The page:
The fledgling Berkeley chapter of Enactus, a national network of university students who use entrepreneurship to solve social problems, was the only chapter to win the network's regional championships and Rookie of the Year award on April 8.
The Berkeley Enactus chapter won the two honors at the Orange County Enactus Regional Competition. The chapter was one of 12 chapters from the region who will go on to compete in a national competition in Kansas City May 22 to May 23.
The Berkeley team consisted of Renee Yao, BS 14; Komal Ahmad, BA 13 (International Health and Development); and freshmen Alicia Li, Rick Ling and Cassie Zhou.
The regional competition required chapters to provide a presentation on their projects. The Berkeley chapter presented three projects underway:
- Evive Station: A kiosk that cleans reusable bottles and fills them with clean, filtered water in less than a minute. The chapter is working to bring a kiosk to Berkeley’s campus.
- SquashDrive: An after-school enrichment program that promotes academic, athletic, and personal growth through squash, health, and fitness instruction; tutoring; and community service.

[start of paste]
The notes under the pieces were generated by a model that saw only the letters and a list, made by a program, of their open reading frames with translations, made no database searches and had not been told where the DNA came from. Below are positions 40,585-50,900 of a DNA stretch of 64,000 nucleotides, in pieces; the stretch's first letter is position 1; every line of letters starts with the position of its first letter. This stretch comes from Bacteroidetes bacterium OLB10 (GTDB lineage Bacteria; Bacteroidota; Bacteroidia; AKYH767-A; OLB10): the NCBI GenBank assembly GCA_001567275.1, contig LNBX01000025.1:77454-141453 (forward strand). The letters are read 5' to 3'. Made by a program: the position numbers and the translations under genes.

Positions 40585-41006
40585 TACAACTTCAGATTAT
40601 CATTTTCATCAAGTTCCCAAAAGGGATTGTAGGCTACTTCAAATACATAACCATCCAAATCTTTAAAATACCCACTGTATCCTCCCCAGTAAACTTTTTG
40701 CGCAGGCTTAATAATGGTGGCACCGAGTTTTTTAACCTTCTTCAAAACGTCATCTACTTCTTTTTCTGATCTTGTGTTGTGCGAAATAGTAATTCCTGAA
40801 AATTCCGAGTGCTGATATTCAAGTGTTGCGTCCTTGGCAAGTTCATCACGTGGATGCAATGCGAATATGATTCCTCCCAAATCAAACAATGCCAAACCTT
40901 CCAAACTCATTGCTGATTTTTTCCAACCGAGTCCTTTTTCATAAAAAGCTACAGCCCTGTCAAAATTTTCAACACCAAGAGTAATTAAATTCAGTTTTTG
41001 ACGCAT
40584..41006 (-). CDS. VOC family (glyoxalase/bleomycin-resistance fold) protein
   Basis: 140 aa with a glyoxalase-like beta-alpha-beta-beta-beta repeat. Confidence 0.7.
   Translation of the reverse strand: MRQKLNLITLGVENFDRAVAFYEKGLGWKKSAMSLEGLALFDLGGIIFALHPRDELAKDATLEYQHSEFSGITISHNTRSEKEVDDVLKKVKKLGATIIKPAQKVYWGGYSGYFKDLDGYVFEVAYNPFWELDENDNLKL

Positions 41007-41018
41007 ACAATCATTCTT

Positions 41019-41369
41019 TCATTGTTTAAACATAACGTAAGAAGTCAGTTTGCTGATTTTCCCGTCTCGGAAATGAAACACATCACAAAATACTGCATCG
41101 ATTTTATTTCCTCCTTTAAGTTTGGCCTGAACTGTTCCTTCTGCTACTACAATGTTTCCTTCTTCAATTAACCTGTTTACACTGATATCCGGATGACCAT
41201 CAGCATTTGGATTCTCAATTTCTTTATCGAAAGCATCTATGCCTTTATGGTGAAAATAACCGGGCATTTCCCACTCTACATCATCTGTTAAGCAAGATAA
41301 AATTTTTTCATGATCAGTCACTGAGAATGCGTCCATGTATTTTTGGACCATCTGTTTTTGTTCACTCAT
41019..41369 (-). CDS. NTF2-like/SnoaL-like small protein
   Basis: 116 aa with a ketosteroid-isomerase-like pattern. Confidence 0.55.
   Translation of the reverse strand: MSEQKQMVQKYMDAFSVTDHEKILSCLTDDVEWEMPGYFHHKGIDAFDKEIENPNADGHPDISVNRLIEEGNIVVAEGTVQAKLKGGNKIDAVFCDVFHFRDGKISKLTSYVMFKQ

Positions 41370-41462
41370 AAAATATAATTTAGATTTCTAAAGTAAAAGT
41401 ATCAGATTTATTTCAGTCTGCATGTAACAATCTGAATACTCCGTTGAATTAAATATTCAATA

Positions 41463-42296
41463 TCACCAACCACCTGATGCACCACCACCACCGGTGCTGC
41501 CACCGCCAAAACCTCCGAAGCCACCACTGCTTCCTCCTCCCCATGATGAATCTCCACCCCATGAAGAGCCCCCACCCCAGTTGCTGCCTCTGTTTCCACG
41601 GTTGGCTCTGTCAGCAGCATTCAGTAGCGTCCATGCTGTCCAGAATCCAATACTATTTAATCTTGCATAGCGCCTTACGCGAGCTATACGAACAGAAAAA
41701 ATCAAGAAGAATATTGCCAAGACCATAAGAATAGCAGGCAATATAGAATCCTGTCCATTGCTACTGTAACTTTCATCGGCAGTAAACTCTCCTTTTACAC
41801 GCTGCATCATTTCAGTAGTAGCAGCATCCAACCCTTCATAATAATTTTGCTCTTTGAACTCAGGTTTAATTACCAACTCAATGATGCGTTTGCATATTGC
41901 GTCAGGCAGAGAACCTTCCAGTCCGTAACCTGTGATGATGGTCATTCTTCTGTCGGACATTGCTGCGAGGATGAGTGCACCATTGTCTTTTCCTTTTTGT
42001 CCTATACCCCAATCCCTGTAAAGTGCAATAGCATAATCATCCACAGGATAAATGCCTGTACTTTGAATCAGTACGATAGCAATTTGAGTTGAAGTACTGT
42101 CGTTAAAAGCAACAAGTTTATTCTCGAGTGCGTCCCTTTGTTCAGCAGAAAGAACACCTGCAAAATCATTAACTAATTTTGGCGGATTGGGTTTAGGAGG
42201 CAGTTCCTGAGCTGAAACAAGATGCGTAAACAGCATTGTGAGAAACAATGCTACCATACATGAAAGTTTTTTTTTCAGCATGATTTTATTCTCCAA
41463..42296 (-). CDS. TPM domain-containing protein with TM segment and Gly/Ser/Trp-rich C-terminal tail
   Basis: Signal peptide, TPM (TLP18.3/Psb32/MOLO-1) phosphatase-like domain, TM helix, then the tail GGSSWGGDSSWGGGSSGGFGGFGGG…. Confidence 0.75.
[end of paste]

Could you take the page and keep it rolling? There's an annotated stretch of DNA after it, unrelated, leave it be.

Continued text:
- Feeding Forward: An online platform that streamlines connections between those with extra food and those in need of food.
"I’m really impressed with the whole team for pulling something together that literally started with four people and walking away with a couple of awards," says Haas Lecturer Todd Fitch, one of the chapter's advisers, who attended the competition. "It's pretty amazing in a year."
In addition to Fitch, Haas Lecturer Ben Mangan is also serving as an Enactus chapter adviser.
Yao was among four students who created the chapter in spring 2012, launching a process to choose members, attract sponsors (Clorox is the primary one), and develop projects. The other founders are economics students Akshay Dugar, BA 14; Andrew Liu, BA 15; and Sagar Vora, BA 14.
"We wanted to do something meaningful for the community and help the people around us," says Yao, explaining the impetus for forming the chapter. "We feel like we should let other people share the privileges and resources that we enjoy on campus and at Haas." That includes learning from some of the brightest academics in the world and recruited by world-changing companies in the Bay Area, she explains.
"Enactus utilizes these resources and opportunities to benefit the community around us, from engaging "at-risk" youths to leveraging technology to feed the homeless," Yao adds.
During its first semester, the founding team received 60 applications and went through three rounds of interviews to choose the 35 final members of the chapter from all over campus, including students majoring in English, chemical engineering, and global poverty.
"All the members are really dedicated. They joined us because they also wanted to make an impact," Yao says.